What do BBC News, Instagram, Twitter, Slack, Pokémon GO, eBay and Uber have in common? They all had watchOS apps that have since been discontinued. This week Uber became the latest big name to switch off their Apple Watch app. There are still many useful apps from big and small developers in the watchOS App Store: YouTube Music, Microsoft Outlook, Microsoft PowerPoint and Google Maps are still present (the latter making a comeback recently after being discontinued in 2017). There does however seem to be a trend towards big companies abandoning their ambitions for our wrists, the the remaining apps being far less ambitious.
In the early days of the Apple Watch, Apple would routinely demonstrate it being used to make phone calls, get directions, order food, open garage doors (with a live camera feed) and measure long hikes across the countryside without the need for a phone. The wrist was an existing new frontier for application developers to explore.
I remember in early 2015 – before I had the chance to own an Apple Watch – seeing someone pay for a coffee in Starbucks using their watch. This was before the release of Apple Pay in the UK, and so I concluded this individual must have been using the Starbucks app to make the payment. I thought this was extremely cool, and when I eventually managed to buy my own Apple Watch I installed as many apps as I could on it. Task list managers, calendars, train timetables, news apps, takeaway food services, Reddit clients and even a game of Pong. I even used the aforementioned Uber app during a trip to San Francisco, though remember it being somewhat limited when compared to the iPhone app. This excitement culminated with me upgrading to a cellular model of Apple Watch. I had hopes for this UNIX computer on my wrist to replace my phone in many situations. I could improve my mental health too, by carrying a phone less, and therefore spend less time looking at a screen.
It didn’t happen of course. Despite my cellular Apple Watch Series 4 being plenty fast enough to run 3rd party apps (something that could not be said for the original model) I found most of the applications built for it were either too limited, too buggy, or didn’t exist. The lack of an official WhatsApp client and inability to initiate a conversation from the Watch for example really hampers its usefulness. It was also too easy to run the battery down over the course of a few hours by visiting a location with poor 4G signal. A few times, when simultaneously using the watch’s features by having cellular data, GPS, workout tracking, music the screen flash as a light – all at the same time – the watch simply powered itself down under the stress of it all. I’ve never known an iPhone to do this.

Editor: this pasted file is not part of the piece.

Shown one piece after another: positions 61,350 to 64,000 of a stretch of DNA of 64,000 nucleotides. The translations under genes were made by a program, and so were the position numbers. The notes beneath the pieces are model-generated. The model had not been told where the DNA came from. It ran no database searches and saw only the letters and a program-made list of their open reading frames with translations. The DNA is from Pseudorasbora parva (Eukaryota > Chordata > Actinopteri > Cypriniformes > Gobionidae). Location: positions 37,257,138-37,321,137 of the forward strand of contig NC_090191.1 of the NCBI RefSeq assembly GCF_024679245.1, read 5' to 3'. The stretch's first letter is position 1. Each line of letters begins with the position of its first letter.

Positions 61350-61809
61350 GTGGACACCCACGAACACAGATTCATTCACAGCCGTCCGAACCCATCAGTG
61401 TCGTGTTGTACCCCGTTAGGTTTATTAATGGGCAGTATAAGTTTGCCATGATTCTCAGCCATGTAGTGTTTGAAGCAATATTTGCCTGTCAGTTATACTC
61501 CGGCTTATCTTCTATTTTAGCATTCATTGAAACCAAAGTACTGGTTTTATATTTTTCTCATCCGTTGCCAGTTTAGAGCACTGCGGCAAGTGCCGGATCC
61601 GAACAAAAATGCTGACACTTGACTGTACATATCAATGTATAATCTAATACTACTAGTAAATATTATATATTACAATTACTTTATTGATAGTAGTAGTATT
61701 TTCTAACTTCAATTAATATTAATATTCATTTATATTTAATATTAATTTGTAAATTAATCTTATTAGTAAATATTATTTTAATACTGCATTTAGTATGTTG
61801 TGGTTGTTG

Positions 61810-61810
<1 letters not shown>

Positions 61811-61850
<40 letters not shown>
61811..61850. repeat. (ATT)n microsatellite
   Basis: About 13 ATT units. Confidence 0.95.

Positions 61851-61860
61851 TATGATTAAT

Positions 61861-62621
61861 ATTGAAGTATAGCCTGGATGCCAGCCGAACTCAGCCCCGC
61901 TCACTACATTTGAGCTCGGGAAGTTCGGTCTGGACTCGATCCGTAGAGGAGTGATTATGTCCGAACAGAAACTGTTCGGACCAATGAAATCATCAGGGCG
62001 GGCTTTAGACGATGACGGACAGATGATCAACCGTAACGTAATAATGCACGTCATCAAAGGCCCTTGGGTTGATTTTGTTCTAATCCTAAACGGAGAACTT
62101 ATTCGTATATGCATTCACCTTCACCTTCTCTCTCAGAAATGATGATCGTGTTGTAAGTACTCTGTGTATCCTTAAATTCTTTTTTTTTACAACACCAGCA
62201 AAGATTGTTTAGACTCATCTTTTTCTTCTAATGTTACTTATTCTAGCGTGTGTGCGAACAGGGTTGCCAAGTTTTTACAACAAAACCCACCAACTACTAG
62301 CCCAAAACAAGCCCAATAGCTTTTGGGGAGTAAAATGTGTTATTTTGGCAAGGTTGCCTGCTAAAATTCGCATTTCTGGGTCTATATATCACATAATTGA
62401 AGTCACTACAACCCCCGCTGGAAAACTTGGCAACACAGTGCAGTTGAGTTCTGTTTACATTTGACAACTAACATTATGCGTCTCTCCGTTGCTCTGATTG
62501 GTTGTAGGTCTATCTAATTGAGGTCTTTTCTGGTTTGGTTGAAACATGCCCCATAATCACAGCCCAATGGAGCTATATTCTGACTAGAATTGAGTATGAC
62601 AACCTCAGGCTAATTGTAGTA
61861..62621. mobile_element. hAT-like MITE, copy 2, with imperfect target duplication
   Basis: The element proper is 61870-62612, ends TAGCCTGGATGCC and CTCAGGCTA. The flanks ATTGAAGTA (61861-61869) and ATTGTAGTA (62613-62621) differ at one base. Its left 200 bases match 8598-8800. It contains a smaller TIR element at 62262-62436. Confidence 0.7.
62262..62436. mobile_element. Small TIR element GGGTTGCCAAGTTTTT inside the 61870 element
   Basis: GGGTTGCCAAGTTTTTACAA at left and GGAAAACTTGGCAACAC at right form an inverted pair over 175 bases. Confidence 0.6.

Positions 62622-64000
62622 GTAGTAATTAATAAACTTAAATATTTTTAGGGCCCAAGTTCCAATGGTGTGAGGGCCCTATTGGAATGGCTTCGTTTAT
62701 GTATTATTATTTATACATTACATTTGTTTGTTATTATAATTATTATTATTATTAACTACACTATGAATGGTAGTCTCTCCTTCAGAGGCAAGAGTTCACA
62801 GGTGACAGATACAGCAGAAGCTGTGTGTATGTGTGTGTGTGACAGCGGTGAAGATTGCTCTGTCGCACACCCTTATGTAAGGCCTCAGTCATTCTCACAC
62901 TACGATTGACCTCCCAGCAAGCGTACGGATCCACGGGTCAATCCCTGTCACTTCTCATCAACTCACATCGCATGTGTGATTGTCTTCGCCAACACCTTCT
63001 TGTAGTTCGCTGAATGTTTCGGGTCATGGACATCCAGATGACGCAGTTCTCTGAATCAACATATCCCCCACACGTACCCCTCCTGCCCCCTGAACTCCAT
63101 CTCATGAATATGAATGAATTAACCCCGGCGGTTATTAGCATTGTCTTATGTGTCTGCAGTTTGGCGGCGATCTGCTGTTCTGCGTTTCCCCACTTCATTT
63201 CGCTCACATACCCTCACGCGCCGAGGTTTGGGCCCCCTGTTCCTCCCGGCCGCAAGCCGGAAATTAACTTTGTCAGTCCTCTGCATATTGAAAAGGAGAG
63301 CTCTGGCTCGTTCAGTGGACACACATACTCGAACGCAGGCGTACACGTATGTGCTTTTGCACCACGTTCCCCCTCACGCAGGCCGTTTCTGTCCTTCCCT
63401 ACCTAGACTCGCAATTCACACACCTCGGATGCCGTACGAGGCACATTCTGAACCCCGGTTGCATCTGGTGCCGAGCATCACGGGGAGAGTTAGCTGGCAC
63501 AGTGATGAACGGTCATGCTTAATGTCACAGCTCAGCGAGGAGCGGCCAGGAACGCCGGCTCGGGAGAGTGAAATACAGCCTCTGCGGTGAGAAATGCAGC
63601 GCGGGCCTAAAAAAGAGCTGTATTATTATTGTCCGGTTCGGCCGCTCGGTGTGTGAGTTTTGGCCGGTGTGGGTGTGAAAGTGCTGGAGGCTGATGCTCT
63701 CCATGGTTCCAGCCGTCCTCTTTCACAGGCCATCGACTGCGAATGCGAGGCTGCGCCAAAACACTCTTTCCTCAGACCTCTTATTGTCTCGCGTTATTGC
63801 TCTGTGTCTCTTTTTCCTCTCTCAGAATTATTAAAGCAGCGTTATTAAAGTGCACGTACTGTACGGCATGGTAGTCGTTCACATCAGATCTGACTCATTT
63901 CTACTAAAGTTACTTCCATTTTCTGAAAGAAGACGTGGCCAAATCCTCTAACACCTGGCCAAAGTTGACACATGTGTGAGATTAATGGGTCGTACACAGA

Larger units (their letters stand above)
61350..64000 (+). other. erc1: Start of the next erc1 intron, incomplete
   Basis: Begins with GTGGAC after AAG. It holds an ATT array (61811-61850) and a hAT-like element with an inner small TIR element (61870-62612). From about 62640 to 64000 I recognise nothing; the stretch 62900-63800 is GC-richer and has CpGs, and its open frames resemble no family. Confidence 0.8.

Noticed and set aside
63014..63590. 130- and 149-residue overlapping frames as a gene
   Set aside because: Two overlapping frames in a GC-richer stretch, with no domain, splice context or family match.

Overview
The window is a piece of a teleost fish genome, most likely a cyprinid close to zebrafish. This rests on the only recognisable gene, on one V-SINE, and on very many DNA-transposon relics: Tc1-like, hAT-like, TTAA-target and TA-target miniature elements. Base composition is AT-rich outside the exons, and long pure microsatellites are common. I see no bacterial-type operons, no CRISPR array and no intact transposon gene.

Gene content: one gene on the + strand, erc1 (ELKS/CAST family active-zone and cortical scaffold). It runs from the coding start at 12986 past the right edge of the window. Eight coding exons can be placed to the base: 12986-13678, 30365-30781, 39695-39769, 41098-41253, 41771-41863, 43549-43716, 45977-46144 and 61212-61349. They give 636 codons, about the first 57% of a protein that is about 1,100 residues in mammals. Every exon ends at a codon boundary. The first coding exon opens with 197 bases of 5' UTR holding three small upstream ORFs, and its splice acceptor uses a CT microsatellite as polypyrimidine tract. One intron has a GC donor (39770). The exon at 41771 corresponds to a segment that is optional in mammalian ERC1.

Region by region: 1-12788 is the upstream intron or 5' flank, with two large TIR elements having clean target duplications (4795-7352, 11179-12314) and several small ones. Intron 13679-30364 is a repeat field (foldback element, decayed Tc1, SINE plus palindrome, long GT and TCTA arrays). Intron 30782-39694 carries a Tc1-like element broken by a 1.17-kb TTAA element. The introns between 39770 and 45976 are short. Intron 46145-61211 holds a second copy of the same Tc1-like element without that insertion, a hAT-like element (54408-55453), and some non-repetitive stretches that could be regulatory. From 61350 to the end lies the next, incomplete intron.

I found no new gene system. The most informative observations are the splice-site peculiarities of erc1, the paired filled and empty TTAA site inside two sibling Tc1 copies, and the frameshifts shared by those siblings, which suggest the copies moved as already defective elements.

These days, the Apple Watch fills a less ambitious role in my life. I still use the same Series 4 model from 2018. I no longer pay for a dedicated cellular plan – it just doesn’t seem worth the £5 – £7 a month the mobile operators charge. My usage boils down to just a few tasks now. Telling the time, tracking runs, listening to podcasts, using Siri to control HomeKit lights, and of course, notifications. The only 3rd party app I have installed now is an Authenticator app, which I’m not even sure I need as I seem to be able to confirm logins from the notification and never need to launch the app itself.
The Apple Watch in this respect is a bit of a disappointment. I can say the same for the iPad, which once promised to usher in an era of multitouch computing but ended up moving in the direction of a convertible laptop with much of the software looking and behaving like desktop software that came before. The Apple Watch once promised us a dream of wrist-based ambient computing that would fit so seamlessly into our lives that we would barely notice it, but it would be there when we need it. It has ended up being mostly a fitness tracker and notification device.
What can Apple do to turn this around? It’s difficult to say. Allowing the Apple Watch work without the need for an iPhone would probably be the biggest thing. This would mean the need for a better battery when on cellular. It might also encourage developers to build capable apps for the platform, as it would no longer be a given that the user also has a smartphone in their pocket. This might also mean Apple is more incentivised to support more capable APIs for the watch because suddenly the need is there. As it stands, the Apple Watch always has its older sibling, the iPhone standing over its shoulder as it attempts to make its mark on the world. It needs to be able to stand and compete on its own merits. Would today’s Apple do let this happen? While Apple in 2007 was happy to compete against its own iPod with release of the iPhone, today it seems less bold. The iPad is held back and after 11 years is still not as capable as a Mac despite having very similar hardware. While I would like to see an Apple Watch that truly ushers in a post-smartphone world, sadly I think if it happens it will likely come from another company rather than Apple.